Perhaps inevitably she’s been compared to compatriot Robyn, but Lykke doesn’t believe that’s fair. “If I was from France I don’t think people would compare me to Robyn. People are stupid; very narrow minded.” Oh. “But she’s great,” she remembers. “In Stockholm everybody’s been talking about her since I was a kid, but I hadn’t really listened to her music.” And then she says a peculiar phrase for the first of several times: “That’s not my idol.” Robyn showed up at Lykke’s Camden Crawl gig and duetted with her. They have common friends and performed together with Kleerup.
On the subject of pop divas who stand comparison, what of these rumours that Lykke is a big fan of Madge? “That’s how I wanted to be as an artist, growing up,” she explains. “I think everybody born in the ’80s are very influenced by MTV, and she was on it. She was crazy in terms of how she performed, though music-wise” – that phrase again – “that’s not my idol. I loved In Bed With Madonna. Now it’s a whole different thing. That’s not one of my idols anymore. When I was 10 and needed a role model and couldn’t really find one in Stockholm, I was thinking, yeah, Madonna.” Not exactly a glowing endorsement of arguably the most influential female pop act ever, but that’s not her idol.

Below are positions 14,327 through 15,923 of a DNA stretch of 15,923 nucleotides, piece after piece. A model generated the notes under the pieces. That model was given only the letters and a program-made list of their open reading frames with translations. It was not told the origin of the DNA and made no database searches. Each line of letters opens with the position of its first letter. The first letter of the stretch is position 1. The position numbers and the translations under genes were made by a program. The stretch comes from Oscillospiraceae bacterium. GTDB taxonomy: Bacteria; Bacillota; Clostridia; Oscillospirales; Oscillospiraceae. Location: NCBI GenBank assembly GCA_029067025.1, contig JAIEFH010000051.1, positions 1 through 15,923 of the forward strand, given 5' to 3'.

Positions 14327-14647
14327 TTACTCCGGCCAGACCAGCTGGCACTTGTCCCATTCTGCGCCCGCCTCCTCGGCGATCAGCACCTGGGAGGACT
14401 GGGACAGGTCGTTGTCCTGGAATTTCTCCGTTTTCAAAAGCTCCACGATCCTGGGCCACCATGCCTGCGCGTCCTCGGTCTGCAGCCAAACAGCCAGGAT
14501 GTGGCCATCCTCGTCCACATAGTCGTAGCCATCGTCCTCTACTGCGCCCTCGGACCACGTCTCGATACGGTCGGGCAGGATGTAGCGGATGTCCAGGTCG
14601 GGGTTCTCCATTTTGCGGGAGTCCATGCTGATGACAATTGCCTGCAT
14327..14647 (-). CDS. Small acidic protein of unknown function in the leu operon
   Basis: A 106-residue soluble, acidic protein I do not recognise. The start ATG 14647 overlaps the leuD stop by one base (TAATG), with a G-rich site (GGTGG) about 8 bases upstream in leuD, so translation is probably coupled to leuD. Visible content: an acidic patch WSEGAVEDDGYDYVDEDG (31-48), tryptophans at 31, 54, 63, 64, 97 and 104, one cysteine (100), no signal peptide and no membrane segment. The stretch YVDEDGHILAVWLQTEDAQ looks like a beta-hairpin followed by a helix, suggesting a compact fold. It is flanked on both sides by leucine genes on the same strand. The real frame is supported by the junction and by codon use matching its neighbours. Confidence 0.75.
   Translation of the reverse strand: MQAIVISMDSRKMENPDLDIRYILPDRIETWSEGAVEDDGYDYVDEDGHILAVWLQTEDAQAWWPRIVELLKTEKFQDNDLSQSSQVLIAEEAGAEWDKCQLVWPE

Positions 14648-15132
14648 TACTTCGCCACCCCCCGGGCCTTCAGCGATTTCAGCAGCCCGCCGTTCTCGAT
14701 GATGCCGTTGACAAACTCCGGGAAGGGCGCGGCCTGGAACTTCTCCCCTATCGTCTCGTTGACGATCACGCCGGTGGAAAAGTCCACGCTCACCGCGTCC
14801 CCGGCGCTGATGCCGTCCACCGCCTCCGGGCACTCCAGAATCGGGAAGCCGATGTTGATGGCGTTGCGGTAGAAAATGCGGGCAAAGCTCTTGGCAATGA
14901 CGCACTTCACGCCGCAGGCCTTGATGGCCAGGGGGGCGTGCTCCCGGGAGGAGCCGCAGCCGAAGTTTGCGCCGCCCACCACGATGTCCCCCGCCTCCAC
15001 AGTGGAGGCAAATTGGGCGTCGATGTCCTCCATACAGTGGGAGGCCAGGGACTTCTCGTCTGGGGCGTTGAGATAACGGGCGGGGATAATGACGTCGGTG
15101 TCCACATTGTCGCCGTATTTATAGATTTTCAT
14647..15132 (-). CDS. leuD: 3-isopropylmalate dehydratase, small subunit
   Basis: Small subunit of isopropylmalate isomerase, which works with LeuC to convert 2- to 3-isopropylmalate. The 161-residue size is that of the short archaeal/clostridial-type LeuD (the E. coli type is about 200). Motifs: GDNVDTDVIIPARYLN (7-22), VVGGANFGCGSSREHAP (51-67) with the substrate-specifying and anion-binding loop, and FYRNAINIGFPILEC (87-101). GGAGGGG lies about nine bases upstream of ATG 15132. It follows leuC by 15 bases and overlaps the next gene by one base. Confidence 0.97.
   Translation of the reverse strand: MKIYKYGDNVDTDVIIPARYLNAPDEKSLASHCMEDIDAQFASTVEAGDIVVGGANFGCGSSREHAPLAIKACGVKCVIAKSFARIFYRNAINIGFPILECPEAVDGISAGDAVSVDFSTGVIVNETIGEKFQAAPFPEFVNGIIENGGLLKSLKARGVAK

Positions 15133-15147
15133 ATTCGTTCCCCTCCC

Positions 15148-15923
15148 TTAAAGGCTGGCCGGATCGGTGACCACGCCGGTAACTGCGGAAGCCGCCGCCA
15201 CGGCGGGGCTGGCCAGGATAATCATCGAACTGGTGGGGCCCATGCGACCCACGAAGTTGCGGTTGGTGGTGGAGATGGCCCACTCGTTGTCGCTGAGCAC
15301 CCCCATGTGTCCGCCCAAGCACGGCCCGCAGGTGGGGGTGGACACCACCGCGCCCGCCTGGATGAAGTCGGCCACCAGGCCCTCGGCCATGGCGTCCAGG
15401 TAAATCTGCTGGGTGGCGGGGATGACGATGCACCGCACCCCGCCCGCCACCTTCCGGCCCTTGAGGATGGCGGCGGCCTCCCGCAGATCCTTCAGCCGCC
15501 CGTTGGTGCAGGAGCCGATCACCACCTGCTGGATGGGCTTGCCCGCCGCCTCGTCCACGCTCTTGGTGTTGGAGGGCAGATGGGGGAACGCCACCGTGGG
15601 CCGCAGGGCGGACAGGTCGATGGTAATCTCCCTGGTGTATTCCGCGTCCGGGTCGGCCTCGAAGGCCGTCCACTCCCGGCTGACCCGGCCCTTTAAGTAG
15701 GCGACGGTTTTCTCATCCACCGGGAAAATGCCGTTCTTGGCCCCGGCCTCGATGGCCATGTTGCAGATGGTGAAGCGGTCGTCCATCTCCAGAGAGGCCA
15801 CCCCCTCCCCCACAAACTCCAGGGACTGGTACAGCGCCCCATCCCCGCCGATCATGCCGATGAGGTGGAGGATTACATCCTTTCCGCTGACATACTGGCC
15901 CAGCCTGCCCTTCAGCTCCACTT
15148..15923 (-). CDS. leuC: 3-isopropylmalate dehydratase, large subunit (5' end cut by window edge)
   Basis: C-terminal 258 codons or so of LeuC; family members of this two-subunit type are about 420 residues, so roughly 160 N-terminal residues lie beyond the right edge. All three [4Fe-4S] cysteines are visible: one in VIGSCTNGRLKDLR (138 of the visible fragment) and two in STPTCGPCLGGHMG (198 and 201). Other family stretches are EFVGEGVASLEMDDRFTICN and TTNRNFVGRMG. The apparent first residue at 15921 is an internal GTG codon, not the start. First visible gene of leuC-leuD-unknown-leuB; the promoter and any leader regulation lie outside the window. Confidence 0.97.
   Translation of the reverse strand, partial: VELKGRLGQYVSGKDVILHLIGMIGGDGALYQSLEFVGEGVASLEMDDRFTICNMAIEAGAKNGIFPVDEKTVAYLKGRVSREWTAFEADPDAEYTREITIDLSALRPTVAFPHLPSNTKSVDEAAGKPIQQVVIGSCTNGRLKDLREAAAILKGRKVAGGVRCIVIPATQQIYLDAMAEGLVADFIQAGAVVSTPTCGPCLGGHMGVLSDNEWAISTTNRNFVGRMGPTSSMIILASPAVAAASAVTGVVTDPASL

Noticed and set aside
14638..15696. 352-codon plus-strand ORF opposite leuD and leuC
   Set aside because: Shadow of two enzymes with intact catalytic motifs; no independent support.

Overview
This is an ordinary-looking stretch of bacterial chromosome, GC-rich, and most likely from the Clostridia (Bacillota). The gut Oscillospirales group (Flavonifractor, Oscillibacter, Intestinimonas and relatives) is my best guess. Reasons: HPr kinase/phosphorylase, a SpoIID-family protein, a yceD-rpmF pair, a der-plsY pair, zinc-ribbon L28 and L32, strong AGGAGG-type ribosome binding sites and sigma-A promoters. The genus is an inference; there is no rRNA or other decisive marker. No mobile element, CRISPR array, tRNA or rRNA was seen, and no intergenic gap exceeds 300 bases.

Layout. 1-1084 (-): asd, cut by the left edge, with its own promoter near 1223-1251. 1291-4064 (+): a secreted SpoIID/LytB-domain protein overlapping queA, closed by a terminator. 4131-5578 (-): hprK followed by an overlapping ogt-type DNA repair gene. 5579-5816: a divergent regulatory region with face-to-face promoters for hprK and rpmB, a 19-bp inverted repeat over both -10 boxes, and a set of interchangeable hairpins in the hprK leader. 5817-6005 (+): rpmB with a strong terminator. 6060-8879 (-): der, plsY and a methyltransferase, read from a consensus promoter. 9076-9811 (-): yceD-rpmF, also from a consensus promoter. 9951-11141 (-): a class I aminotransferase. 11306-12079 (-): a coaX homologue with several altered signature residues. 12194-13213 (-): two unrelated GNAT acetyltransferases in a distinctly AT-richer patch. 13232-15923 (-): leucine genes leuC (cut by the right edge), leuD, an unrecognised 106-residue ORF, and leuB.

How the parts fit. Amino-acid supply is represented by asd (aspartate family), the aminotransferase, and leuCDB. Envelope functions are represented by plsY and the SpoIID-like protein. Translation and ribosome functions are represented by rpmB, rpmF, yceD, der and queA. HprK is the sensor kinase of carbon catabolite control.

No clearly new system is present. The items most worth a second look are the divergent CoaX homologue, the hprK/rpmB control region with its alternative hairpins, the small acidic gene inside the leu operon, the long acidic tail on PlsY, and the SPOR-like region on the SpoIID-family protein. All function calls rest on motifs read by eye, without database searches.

So who does she like? “I don’t like so much stuff,” she sniffs. There must be someone? She thinks. “I saw some Dizzee Rascal, he was great; Bon Iver… Eartha Kitt… I like seeing hip-hop.” That sounds like quite a lot of stuff.
She also likes making videos, it transpires. The after-hours house party captured in Little Bit was for Lykke a hark back to MTV. “Your dream when you become an artist is to do a video. So I was doing the EP and we didn’t really need a video, but I said I’m doing it anyway. I had a thousand pounds but that’s like, nothing, you know, coz it’s shot on film?” So the cameras were borrowed. “And I called all my friends and asked them if they could be in my video.” Her friends helpfully agreed, and she’s discovered as a result that she quite likes making videos.